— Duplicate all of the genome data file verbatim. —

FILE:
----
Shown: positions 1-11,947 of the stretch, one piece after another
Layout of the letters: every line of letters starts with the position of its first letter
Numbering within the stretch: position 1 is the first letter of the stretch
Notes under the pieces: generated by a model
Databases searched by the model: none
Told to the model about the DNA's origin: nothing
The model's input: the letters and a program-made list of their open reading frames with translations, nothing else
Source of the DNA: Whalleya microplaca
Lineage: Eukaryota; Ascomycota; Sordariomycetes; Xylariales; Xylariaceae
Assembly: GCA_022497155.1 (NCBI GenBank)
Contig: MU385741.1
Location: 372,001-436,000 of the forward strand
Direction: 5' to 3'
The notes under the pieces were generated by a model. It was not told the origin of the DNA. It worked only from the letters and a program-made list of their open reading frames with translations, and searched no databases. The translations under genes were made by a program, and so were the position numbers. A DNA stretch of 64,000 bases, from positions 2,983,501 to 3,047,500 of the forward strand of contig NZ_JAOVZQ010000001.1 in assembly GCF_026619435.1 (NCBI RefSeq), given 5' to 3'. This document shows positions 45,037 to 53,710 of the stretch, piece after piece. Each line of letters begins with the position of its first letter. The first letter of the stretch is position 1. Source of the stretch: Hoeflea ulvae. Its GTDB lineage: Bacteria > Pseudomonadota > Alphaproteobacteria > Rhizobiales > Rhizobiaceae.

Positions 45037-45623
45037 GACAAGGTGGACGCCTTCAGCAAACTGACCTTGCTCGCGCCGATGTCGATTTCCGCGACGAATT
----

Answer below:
Shown: positions 1-11,947 of the stretch, one piece after another
Layout of the letters: every line of letters starts with the position of its first letter
Numbering within the stretch: position 1 is the first letter of the stretch
Notes under the pieces: generated by a model
Databases searched by the model: none
Told to the model about the DNA's origin: nothing
The model's input: the letters and a program-made list of their open reading frames with translations, nothing else
Source of the DNA: Whalleya microplaca
Lineage: Eukaryota; Ascomycota; Sordariomycetes; Xylariales; Xylariaceae
Assembly: GCA_022497155.1 (NCBI GenBank)
Contig: MU385741.1
Location: 372,001-436,000 of the forward strand
Direction: 5' to 3'
The notes under the pieces were generated by a model. It was not told the origin of the DNA. It worked only from the letters and a program-made list of their open reading frames with translations, and searched no databases. The translations under genes were made by a program, and so were the position numbers. A DNA stretch of 64,000 bases, from positions 2,983,501 to 3,047,500 of the forward strand of contig NZ_JAOVZQ010000001.1 in assembly GCF_026619435.1 (NCBI RefSeq), given 5' to 3'. This document shows positions 45,037 to 53,710 of the stretch, piece after piece. Each line of letters begins with the position of its first letter. The first letter of the stretch is position 1. Source of the stretch: Hoeflea ulvae. Its GTDB lineage: Bacteria > Pseudomonadota > Alphaproteobacteria > Rhizobiales > Rhizobiaceae.

Positions 45037-45623
45037 GACAAGGTGGACGCCTTCAGCAAACTGACCTTGCTCGCGCCGATGTCGATTTCCGCGACGAATT